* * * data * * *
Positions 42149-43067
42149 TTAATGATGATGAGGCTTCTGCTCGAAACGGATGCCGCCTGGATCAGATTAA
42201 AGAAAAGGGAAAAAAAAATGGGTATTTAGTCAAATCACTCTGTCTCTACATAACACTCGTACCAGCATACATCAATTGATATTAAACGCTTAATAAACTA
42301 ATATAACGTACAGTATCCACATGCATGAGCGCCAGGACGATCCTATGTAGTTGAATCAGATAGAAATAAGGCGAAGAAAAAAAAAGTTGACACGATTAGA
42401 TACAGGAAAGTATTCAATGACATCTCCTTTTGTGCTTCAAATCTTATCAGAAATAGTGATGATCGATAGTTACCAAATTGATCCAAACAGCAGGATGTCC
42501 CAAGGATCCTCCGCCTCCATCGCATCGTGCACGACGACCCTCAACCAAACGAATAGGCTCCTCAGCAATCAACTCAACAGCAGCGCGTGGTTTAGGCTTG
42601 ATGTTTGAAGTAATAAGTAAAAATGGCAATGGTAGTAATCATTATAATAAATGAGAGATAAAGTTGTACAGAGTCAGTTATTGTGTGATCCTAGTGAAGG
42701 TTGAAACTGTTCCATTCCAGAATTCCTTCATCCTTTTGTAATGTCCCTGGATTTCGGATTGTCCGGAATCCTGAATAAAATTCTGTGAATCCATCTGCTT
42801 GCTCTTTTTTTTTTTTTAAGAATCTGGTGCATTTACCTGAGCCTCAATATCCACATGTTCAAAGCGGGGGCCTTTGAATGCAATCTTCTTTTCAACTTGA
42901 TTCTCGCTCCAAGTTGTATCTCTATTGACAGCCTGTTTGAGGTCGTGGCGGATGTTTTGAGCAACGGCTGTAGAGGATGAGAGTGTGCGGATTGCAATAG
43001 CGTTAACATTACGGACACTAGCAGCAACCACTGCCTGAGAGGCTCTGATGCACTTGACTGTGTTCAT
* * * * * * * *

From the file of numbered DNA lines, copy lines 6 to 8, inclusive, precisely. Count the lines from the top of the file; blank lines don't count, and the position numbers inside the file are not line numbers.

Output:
42501 CAAGGATCCTCCGCCTCCATCGCATCGTGCACGACGACCCTCAACCAAACGAATAGGCTCCTCAGCAATCAACTCAACAGCAGCGCGTGGTTTAGGCTTG
42601 ATGTTTGAAGTAATAAGTAAAAATGGCAATGGTAGTAATCATTATAATAAATGAGAGATAAAGTTGTACAGAGTCAGTTATTGTGTGATCCTAGTGAAGG
42701 TTGAAACTGTTCCATTCCAGAATTCCTTCATCCTTTTGTAATGTCCCTGGATTTCGGATTGTCCGGAATCCTGAATAAAATTCTGTGAATCCATCTGCTT